At least one person has been killed and seven injured in renewed tribal clashes in the Nessuit, Mariashoni and Ndoswa parts of Nakuru County.
Tension is high following separate attacks on people and the torching of at least 10 houses from Saturday night. Sigaon,Tiritagoi, Nessuit centre, Cheptoroi, and Kapkatet and Kapkarang villages are among the affected areas.
The seven people are nursing arrow-inflicted wounds at health facilities in the county including Nakuru Level Five, Elburgon and Molo Sub-county hospitals. The body was taken to the Egerton mortuary.
Three of the seven victims suffered their wounds in Ndoswa in a Sunday morning attack by an armed group of at least 10.
Mr Dominic Kirui, 23, was one of those attacked by people who had been hiding in a maize plantation.
"I heard people screaming at around 7am. As I responded to the distress calls, I saw a group of armed youths who shot me in the left thigh," said Mr Kirui, who was interviewed at Elburgon Hospital, where he was taken.
He said the attackers disappeared into the plantation after the incident.
Medic Winfred Irungu said the victim was out of danger.
"We have treated and referred him to Nakuru Level Five Hospital for further treatment as the arrow was still lodged in his body. He needed X-ray services," said Ms Irungu.
Mr Kirui's brother said he was shot with an error in an incident in August that came after Rift Valley Regional Commissioner George Natembeya convened a peace meeting in Nassuit.
Another victim of the fresh attack, 30-year-old David Bii from Kamnoso village, said he was shot in the left leg by the same people as he worked at a farm.
"I managed to remove the arrow," he said at the same hospital.
The third victim, 29-year-old Edwin Kiptoo from Lawina, suffered an ear injury also inflicted by an arrow. He said he had been walking along a road with friends when the incident took place.
The fresh clashes come barely a month after more than 20 people from Nessuit and Ndoswa were attacked by a bow and arrow-wielding group, an incident that left at least five people dead.
While raising concerns about the possibility of more attacks, residents urged police to beef up security in the area.
Nakuru County Commissioner Erastus Mbui said the government deployed more security officers to the areas following the renewed clashes.
"We have dispatched a contingent including officers from the General Service Unit (GSU) to calm down the situation," he said.
A spot-check by the Nation found a heavy presence of security officers mainly from the GSU. And at trading centres including Mariashoni, Ndoswa and Nessuit, residents gathered to discuss the events and the trail of destruction the attackers left.
At least 30 families that fled their homes for fear of attacks sought refuge in the neighboring Njoro and Molo towns.
Residents linked the skirmishes to land conflicts at the Eastern Mau Forest.
"There is tension in Njoro, Molo and other areas around the forest especially since the government evicted people in July. The tension resulted in the violence because our neighbours who were evicted now want to push us away off the parcels of land they had sold to us before moving into the forest," said Nessuit resident Peter Cheruiyot.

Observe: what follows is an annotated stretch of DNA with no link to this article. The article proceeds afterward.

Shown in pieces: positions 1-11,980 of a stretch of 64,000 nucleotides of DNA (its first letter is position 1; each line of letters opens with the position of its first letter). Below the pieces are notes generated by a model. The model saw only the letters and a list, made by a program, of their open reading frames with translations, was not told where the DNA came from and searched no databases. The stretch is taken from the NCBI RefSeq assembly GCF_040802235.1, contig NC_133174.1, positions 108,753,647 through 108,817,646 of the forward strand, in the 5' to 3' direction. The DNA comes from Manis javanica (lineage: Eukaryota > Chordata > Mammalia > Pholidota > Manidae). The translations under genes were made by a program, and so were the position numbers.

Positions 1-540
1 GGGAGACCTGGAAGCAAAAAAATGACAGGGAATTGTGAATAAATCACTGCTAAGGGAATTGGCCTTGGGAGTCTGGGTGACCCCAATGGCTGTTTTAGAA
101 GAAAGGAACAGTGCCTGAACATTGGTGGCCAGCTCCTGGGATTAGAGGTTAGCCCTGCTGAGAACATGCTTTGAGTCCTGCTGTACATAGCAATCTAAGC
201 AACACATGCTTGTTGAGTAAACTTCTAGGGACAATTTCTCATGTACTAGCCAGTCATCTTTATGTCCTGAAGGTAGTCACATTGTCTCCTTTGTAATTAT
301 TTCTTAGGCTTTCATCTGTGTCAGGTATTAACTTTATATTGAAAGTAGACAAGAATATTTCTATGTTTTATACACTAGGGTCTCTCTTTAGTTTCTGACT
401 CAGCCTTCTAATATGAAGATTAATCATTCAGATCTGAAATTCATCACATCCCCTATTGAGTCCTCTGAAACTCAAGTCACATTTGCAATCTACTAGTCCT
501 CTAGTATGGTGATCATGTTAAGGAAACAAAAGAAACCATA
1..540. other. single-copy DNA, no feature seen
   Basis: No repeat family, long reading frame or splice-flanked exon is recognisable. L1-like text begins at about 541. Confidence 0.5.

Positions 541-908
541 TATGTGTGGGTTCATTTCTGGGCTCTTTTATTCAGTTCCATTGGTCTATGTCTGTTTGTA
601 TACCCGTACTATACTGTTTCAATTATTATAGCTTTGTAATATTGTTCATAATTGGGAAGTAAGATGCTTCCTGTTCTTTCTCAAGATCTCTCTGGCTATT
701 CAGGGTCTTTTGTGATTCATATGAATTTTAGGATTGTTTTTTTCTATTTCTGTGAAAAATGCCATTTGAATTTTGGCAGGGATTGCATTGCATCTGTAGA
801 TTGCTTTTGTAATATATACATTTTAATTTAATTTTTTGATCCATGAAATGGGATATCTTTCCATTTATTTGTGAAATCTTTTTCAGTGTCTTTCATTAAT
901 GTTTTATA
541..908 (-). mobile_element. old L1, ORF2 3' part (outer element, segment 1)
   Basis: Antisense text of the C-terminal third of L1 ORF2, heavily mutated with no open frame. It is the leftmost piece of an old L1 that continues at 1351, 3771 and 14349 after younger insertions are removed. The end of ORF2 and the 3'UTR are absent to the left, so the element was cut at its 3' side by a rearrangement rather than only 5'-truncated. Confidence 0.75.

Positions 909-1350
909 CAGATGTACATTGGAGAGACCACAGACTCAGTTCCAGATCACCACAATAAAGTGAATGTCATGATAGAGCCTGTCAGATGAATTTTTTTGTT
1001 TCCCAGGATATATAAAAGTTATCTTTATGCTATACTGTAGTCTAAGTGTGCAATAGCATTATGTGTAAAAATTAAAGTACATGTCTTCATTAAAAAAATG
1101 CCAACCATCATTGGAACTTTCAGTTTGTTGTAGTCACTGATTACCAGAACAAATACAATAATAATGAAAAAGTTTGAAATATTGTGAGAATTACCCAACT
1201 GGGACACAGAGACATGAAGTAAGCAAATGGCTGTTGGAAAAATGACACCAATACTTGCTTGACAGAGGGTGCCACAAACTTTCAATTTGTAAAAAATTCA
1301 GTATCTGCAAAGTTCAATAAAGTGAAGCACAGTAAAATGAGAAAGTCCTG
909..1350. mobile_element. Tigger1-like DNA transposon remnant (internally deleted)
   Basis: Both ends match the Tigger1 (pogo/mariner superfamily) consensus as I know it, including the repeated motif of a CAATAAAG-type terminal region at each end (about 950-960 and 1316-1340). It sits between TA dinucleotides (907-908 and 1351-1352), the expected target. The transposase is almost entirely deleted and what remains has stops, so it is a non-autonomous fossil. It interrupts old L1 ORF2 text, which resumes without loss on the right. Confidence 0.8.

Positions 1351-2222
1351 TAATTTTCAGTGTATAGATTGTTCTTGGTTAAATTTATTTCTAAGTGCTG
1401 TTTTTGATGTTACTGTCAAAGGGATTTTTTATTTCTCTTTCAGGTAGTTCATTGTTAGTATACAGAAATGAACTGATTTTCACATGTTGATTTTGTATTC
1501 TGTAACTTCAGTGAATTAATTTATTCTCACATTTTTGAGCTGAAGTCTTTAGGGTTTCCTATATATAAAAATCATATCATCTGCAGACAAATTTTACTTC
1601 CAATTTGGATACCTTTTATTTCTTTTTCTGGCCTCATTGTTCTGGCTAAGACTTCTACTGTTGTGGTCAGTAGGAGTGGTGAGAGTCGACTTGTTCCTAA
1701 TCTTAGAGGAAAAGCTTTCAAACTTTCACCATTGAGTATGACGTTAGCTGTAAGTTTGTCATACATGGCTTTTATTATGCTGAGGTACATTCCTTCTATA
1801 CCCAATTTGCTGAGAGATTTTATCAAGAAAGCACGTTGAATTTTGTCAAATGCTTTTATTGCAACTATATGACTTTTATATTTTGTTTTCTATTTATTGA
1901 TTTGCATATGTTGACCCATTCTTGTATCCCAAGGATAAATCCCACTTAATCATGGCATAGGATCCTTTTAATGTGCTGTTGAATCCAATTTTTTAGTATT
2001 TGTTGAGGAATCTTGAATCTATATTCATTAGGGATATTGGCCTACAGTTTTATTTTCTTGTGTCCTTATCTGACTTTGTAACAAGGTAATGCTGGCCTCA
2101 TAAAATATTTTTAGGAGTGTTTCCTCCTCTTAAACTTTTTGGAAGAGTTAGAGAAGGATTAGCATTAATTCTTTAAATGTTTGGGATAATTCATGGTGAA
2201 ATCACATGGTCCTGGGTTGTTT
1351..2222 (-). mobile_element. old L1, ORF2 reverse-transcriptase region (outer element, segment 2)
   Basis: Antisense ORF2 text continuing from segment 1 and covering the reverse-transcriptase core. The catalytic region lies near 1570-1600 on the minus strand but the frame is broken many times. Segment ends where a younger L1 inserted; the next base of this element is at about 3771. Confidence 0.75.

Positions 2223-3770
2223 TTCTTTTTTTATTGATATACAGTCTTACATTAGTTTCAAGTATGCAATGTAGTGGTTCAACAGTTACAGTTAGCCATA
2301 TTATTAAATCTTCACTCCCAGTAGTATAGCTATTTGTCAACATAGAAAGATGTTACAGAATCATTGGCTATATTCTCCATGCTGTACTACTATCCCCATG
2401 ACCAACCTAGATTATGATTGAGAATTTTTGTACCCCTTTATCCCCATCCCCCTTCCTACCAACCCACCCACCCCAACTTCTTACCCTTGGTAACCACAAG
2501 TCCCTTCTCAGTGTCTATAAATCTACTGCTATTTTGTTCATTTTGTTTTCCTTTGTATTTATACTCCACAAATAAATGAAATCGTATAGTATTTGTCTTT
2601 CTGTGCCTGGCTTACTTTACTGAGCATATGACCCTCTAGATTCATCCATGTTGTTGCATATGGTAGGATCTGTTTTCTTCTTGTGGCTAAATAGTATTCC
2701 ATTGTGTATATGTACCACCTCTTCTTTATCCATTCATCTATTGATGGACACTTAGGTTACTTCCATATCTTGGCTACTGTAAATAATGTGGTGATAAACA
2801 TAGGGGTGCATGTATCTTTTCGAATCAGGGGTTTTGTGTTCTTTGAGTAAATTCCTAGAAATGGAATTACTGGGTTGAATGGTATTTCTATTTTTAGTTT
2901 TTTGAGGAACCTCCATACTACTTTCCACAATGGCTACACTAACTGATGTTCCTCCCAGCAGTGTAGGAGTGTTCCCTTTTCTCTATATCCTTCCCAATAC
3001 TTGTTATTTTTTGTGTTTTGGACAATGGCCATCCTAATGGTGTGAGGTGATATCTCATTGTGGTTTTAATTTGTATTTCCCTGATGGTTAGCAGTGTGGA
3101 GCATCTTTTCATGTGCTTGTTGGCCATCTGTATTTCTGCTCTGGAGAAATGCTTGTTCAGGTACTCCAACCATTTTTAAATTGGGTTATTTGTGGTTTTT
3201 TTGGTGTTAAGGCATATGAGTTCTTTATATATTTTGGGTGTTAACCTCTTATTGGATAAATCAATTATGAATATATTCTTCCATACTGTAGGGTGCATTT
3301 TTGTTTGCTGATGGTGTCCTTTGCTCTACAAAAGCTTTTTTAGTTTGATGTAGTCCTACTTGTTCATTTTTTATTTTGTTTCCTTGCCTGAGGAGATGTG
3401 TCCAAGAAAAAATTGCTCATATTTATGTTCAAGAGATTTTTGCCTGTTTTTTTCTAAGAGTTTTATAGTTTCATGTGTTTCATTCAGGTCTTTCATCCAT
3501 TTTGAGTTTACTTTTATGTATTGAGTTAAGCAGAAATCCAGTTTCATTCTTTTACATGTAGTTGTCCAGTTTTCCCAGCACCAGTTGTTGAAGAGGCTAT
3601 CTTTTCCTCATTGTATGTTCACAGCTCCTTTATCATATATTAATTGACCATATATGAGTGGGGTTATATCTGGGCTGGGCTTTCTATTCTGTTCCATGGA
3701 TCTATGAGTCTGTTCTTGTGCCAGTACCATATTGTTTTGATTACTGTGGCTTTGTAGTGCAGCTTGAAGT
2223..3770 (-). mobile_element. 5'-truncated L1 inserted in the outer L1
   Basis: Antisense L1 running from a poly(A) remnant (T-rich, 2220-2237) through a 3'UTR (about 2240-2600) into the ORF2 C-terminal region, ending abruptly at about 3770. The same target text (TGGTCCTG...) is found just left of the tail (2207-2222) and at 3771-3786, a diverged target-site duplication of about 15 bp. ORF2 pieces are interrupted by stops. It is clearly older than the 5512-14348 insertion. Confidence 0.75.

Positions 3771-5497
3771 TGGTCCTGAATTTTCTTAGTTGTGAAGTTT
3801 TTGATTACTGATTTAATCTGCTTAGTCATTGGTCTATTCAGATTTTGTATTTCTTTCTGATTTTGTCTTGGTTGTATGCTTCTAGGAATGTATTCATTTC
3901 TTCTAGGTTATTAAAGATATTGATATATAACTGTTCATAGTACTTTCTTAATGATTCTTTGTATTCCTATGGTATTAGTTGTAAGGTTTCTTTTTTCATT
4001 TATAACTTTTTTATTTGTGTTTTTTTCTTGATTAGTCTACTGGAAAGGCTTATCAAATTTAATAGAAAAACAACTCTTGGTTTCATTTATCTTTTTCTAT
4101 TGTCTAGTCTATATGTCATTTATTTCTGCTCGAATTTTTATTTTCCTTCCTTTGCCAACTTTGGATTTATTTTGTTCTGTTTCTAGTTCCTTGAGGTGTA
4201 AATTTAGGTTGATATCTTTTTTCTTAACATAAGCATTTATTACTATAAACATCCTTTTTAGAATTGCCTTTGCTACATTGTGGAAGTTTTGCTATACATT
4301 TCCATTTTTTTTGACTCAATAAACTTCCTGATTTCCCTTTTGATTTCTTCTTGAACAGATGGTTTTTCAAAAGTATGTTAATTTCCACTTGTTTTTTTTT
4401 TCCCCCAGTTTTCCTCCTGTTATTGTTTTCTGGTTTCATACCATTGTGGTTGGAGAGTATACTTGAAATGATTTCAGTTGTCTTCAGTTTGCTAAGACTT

Jane Kimutai also spoke of land tussles among communities living on the fringes of the Eastern Mau Forest.
"We need a lasting solution to the land conflicts. We call upon the government to issue title deeds in Njoro and Molo to end the conflicts," she said.
In July, the government kicked off evictions of illegal settlers on the fringes of the expansive Eastern Mau Forest in Nakuru.
Kenya Forest Service (KFS) had started a multi-agency operation to reclaim Logoman, Sururu, Likia, Kiptunga, Mariashoni, Nessuit, Baraget and Olposmoru forests within the Mau Forest complex.
In August, the government imposed a dusk to dawn curfew in part of Njoro including Mariashoni, Ndoswa, Nessuit, Kaprop and Kapnoswa.
On Sunday, Mr Mbui said the curfew will not be lifted until peace and normalcy are restored.
"I urge residents to remain indoors between 6pm and 6am. Those found outside during those hours will be arrested, forthwith," he said.
Mr Mbui also directed police to arrest any resident found with any kind of weapon.
The Nation established that the government is also mulling constructing more permanent police stations in volatile areas including Kapkarang and Tiritagoi to avert clashes in future.
"We have plans to establish more police posts to improve security and tackle any other forms of crime," he said, and asked residents to help security agencies identify those inciting others to cause violence.
In August, 10 people including local politicians and a chief were arrested and arraigned over violence that lasted about three days.
Later, leaders and local administrators led by Mr Natembeya convened peace meetings at which warring communities reached a truce.